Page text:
A Crocodile sandwich - and make it snappy!

I was looking for a melancholy atmosphere and the Summicron delivered in spades. The result is soft in contrast and rounded but still with quite a lot of detail showing courtesy of the Summicron's high resolution. The same shot with my 50mm f2 Zuiko macro would have been much snappier, a look that may well appeal to more photographers than the one I was after. To each his own.

The photograph below falls into a similar category. It's another Summicron shot which I cropped a lot because it just works better as a square with the left hand edge of the breakwater splitting the frame in two. Copious quantities of micro-contrast aren't needed or even desirable. The image is all about three or four areas of tone - and that's it, really. I wish I could take more like this but it's not easy finding the right subjects.

I could have used my old Rolleiflex Standard from 1932 for this shot with about the same result as it, too, is a highish resolution, low contrast lens. In fact, many old lenses are capable of this type of photography the only difference being, I suspect, that you get more resolution with the Summicron.


Finally, here's one taken with the 90mm f4 Elmar. How mysterious and moody old standing stones can appear. Modern standing stones can achieve much the same thing, though. These ones are adjacent to a beach-side kids' play park and are just large lumps of stone erected for effect by the local council not too many years ago .


It was a tricky shot to take as the stones are hiding a variety of road signs. The tiniest movement of the camera seemed to reveal a pole or poles in between the stones, any one of which would have given the game away.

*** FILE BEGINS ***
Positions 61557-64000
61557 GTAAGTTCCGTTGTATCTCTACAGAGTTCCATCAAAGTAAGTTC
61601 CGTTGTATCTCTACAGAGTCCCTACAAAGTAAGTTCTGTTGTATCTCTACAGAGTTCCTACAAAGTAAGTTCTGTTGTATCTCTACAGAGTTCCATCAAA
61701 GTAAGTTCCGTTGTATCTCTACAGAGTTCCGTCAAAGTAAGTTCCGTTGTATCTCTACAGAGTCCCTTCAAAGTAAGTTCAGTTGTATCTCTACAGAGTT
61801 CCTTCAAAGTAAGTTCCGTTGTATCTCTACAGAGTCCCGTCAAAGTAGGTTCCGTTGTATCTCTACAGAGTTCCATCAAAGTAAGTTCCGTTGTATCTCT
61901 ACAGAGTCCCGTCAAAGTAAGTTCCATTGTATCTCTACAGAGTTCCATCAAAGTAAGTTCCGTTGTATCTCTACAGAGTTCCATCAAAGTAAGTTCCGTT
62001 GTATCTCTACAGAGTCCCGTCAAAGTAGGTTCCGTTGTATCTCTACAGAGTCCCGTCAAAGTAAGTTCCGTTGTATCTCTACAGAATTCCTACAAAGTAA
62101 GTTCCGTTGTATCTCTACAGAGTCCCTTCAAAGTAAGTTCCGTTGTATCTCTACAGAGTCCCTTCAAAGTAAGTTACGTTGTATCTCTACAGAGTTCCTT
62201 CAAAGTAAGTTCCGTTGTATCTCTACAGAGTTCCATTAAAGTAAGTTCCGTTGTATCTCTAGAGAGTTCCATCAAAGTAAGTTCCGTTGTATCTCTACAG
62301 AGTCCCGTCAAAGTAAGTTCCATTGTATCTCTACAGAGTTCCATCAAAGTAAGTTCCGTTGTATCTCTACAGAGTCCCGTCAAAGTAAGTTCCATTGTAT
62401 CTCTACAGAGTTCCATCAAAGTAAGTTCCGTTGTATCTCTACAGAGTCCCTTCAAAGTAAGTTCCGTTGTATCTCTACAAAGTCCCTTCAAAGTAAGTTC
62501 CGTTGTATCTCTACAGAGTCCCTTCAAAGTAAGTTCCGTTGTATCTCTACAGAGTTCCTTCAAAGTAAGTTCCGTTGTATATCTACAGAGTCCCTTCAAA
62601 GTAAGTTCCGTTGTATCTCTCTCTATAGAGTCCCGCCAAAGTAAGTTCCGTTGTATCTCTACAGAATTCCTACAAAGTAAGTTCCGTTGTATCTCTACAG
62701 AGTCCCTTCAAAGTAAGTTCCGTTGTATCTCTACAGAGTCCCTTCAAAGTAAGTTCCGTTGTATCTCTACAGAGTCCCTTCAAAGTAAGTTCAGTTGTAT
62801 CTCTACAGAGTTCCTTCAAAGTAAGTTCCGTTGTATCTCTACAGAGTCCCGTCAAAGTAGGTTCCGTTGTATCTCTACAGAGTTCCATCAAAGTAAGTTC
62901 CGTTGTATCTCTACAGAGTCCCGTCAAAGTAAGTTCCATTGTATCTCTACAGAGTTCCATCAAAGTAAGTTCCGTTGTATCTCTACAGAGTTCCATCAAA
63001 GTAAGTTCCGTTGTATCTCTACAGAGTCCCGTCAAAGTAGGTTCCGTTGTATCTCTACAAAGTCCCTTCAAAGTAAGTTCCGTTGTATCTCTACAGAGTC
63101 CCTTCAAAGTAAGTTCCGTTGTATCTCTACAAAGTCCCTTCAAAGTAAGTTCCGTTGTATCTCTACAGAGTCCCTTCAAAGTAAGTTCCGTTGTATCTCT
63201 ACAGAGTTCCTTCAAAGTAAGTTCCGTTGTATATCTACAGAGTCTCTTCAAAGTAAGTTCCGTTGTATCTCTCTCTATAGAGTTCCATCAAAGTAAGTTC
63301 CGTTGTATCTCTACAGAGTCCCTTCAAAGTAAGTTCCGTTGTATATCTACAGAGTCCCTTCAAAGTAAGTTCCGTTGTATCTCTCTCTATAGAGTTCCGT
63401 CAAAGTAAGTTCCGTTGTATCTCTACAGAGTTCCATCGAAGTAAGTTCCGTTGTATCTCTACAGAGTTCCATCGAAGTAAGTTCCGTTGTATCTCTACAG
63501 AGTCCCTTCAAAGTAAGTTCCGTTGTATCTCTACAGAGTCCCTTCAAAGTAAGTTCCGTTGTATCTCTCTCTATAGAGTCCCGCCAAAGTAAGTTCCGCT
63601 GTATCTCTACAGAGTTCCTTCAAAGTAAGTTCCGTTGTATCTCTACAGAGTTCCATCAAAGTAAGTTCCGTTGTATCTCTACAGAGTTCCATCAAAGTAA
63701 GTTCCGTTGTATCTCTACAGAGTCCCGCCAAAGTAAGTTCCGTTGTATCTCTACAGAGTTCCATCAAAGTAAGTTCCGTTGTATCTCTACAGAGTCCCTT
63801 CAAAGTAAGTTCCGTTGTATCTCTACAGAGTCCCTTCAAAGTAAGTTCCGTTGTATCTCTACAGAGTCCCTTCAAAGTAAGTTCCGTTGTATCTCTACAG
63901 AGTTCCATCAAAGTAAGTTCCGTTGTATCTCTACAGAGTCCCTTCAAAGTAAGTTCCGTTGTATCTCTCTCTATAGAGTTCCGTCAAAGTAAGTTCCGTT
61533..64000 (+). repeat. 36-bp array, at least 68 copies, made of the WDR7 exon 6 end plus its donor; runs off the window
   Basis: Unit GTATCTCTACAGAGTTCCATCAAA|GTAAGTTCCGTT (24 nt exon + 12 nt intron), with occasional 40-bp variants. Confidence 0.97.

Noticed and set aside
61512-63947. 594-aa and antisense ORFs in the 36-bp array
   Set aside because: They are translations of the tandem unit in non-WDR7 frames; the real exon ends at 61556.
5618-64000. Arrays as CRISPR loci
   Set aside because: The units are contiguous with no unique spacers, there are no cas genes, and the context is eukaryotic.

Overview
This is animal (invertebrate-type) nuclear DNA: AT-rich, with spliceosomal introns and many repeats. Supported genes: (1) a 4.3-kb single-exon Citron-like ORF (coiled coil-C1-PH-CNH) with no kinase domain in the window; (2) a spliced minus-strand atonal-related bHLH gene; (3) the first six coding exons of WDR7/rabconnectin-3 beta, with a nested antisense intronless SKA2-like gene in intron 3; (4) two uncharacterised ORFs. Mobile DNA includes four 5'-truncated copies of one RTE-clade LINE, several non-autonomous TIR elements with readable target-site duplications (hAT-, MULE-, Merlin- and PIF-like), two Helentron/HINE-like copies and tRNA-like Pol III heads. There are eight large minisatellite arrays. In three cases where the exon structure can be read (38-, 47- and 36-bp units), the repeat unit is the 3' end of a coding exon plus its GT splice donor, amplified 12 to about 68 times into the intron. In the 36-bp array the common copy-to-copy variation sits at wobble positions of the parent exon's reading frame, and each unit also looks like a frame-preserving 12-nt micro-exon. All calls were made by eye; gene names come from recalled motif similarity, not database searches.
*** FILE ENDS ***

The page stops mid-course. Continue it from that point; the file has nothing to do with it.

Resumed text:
For a while I didn't think there was a viewpoint that wouldn't uncover at least one of the signs but I eventually managed thanks to a one-knee on the damp ground squat. It's quite a funny pic, really, once you know the background - or rather what's in the background. Not so much the Callanish Stones of Lewis as the Playpark of Monifieth.


* With apologies to Dire Straits

10 comments :

Dave Jenkins said...

James Ravilious lives! :o)

John Carter said...

Where do you get this macro, micro, resolution information?

Michael Stevens said...

Interesting stuff Bruce. My first Leica lens was a Summar which was about as far down the low-contrast and resolution scale as you can get. I liked the images it produced but the flare it gave meant I ended up looking elsewhere.

The collapsible Summicron and some of the Canon LTM lenses were a good compromise between older and more modern rendering, but nowadays I find I use the 40mm Summicron the most as I favour the 40mm angle of view and the lens is nice and compact. It's a little on the "modern" side but still has enough of the more "vintage" qualities you describe.

Steve Barnett said...

The micro contrast vs. resolution design approach can be seen even with modern Leica lenses. Compare images from a Contax G camera and its Zeiss lenses with those from a current 35mm Asph Summicron and the Zeiss lenses give much more of the 'snap' you talk about, whereas the Summicron has more resolution. You can add or take away micro contrast (up to a point)in the way you develop and print the film, but you can't add resolution.